For my friend and former geologist colleague who lost his job with a large Canadian company last week, low oil prices are not the welcome boost to economic growth that theory predicts.
Of the US’s 11 post-war recessions, 10 were associated with a significant rise in the oil price, according to the economist James Hamilton. Yet the relationship does not necessarily work in reverse: the sharp drop in prices since the middle of 2014 seems to be having paradoxically negative effects, even beyond the petroleum industry.
Overall, conventional wisdom has it that a fall in oil prices hands spending power to consumers, like a tax cut, and boosts global economic growth. But in January, stock markets and the oil price moved almost together – as worries about the Chinese economy drove fears over oil demand.
Obviously, lower oil prices have an immediate negative effect on oil-producing regions. Brazil, Mexico and Colombia have raised interest rates, Azerbaijan is suffering protests over the deteriorating economy, the Kazakh and Russian currencies have plummeted, and even the GCC countries are slashing their budgets and thinking of privatisation programmes.
Among the worst-performing US state economies in 2015 were the big oil and gas producers Texas, Alaska, North Dakota, New Mexico, Wyoming and Oklahoma.
A wave of defaults from commodity producers is possible, as I suggested back in October. Countries, such as Nigeria, Angola and Venezuela, and companies, such as the US shale driller Chesapeake or Brazil’s national champion Petrobras, all look vulnerable. The energy sector does not have the systemic importance of the big banks during the 2008 credit crisis, but the circle of losses could still widen.
The effect of lower oil prices ripples throughout the economy – the petroleum industry is a major consumer of energy itself, as well as of steel, cement, transportation and a host of ancillary services. US investment in energy passed 10 per cent of the country’s total investment during the boom years; now it has fallen below 6 per cent.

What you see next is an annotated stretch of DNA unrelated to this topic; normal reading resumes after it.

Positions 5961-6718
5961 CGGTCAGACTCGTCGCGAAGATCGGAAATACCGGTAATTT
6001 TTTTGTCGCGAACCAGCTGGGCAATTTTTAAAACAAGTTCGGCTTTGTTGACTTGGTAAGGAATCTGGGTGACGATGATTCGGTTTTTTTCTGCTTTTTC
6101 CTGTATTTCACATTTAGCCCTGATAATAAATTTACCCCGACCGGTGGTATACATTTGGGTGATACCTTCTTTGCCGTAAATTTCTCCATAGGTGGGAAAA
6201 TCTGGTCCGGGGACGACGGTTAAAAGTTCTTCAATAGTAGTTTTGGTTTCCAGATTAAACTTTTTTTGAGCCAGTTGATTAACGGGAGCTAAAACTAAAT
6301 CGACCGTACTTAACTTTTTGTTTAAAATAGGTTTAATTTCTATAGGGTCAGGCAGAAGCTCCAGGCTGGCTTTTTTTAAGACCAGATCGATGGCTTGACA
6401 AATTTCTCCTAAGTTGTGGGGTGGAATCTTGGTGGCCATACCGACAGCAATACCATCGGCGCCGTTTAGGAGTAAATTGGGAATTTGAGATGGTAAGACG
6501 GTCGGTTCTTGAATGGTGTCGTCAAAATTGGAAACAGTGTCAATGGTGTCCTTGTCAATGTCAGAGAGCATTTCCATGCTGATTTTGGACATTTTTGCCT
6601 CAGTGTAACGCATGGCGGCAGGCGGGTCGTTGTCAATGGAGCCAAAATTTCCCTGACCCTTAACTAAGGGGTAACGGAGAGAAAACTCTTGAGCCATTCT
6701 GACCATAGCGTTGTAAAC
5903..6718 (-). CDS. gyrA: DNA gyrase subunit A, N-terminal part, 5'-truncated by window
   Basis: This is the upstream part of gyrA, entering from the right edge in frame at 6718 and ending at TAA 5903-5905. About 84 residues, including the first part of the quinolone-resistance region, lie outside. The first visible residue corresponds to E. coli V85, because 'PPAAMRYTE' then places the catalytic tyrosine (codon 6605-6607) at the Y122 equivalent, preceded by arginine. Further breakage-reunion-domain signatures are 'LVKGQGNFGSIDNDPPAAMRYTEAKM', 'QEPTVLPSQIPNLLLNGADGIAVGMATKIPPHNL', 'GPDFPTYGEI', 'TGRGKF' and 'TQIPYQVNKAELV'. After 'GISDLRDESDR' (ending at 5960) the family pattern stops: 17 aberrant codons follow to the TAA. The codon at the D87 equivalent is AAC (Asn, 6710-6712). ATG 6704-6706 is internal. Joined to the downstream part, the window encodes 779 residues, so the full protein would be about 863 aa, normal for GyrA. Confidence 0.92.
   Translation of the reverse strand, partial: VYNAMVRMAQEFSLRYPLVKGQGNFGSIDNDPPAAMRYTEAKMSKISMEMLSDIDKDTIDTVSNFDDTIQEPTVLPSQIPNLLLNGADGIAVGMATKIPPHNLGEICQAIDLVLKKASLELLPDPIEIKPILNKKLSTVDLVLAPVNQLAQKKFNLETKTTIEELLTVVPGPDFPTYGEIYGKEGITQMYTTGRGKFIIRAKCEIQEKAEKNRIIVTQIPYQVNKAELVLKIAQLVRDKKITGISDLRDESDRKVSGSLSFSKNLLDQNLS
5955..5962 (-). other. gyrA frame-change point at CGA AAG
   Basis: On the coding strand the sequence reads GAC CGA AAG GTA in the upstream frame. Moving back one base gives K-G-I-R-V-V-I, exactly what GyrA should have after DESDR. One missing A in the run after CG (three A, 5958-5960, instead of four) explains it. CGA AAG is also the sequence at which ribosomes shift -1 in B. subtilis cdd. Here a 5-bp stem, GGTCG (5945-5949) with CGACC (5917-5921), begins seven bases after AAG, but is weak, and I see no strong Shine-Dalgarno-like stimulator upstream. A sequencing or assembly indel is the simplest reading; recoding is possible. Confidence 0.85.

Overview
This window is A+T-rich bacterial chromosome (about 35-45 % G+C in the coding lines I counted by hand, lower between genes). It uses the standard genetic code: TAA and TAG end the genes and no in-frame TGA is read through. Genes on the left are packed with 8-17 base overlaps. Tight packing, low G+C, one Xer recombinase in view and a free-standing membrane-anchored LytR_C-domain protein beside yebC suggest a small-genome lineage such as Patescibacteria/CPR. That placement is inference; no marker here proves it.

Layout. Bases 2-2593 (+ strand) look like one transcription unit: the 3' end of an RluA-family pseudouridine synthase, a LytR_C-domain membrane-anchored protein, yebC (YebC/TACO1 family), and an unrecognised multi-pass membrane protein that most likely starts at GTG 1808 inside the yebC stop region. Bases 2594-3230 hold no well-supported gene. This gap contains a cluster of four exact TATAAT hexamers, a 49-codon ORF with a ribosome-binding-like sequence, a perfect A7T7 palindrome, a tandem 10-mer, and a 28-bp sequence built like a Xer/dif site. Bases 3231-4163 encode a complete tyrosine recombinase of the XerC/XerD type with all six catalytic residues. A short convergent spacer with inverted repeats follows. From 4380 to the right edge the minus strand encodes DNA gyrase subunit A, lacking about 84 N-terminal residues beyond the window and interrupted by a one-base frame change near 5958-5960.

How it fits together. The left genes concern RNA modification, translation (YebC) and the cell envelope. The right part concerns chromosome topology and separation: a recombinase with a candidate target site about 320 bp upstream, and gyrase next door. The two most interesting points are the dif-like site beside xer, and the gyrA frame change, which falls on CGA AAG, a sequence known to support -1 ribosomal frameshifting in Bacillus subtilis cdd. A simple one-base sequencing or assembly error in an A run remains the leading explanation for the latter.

The global oil industry lost more than 250,000 jobs last year, 100,000 of which were said to be in Canada. Oil companies are not very large employers, but these roles were highly-paid, supporting other jobs indirectly.
JP Morgan has forecast that the big oil-backed sovereign wealth funds could sell US$75 billion of shares this year to support government budgets, although this would still be a negligible share of a global market capitalised at some $38 trillion. Prime London real estate has faltered, perhaps with less buying power from wealthy Russian, Nigerian and Arabian Gulf investors.
Compared to this rapid impact, it takes longer for motorists to spend their savings at the pump on consumer goods, when the outlook is uncertain and they are still paying down debts. Cuts to energy subsidies in China, Indonesia and the Middle East mean that the end user may see prices flat or rising, rather than falling.
Lower energy costs reduce inflation and, with the euro zone, Japan, Switzerland and perhaps even the US setting zero or negative interest rates, there is not much more room for monetary policy to avoid deflation. The positive effect on China of a reduced oil import bill is outweighed by its overall slowdown, and the gyrations in its stock market and currency.
It might seem that, a year and a half into the price slump, there should have been time for the beneficial effects of cheap energy to work their magic. Indeed, the outlook for energy importers such as Britain, Germany, Spain, India, Pakistan and Bangladesh suggests that they will escape the general malaise. But most other big economies are either energy producers, or the boost from cheap oil is not enough to overcome the drag from their other problems.
Optimists looking for a way out of the oil slump will have to find a glimmer of hope elsewhere.
Robin Mills is CEO of Qamar Energy, and author of The Myth of the Oil Crisis
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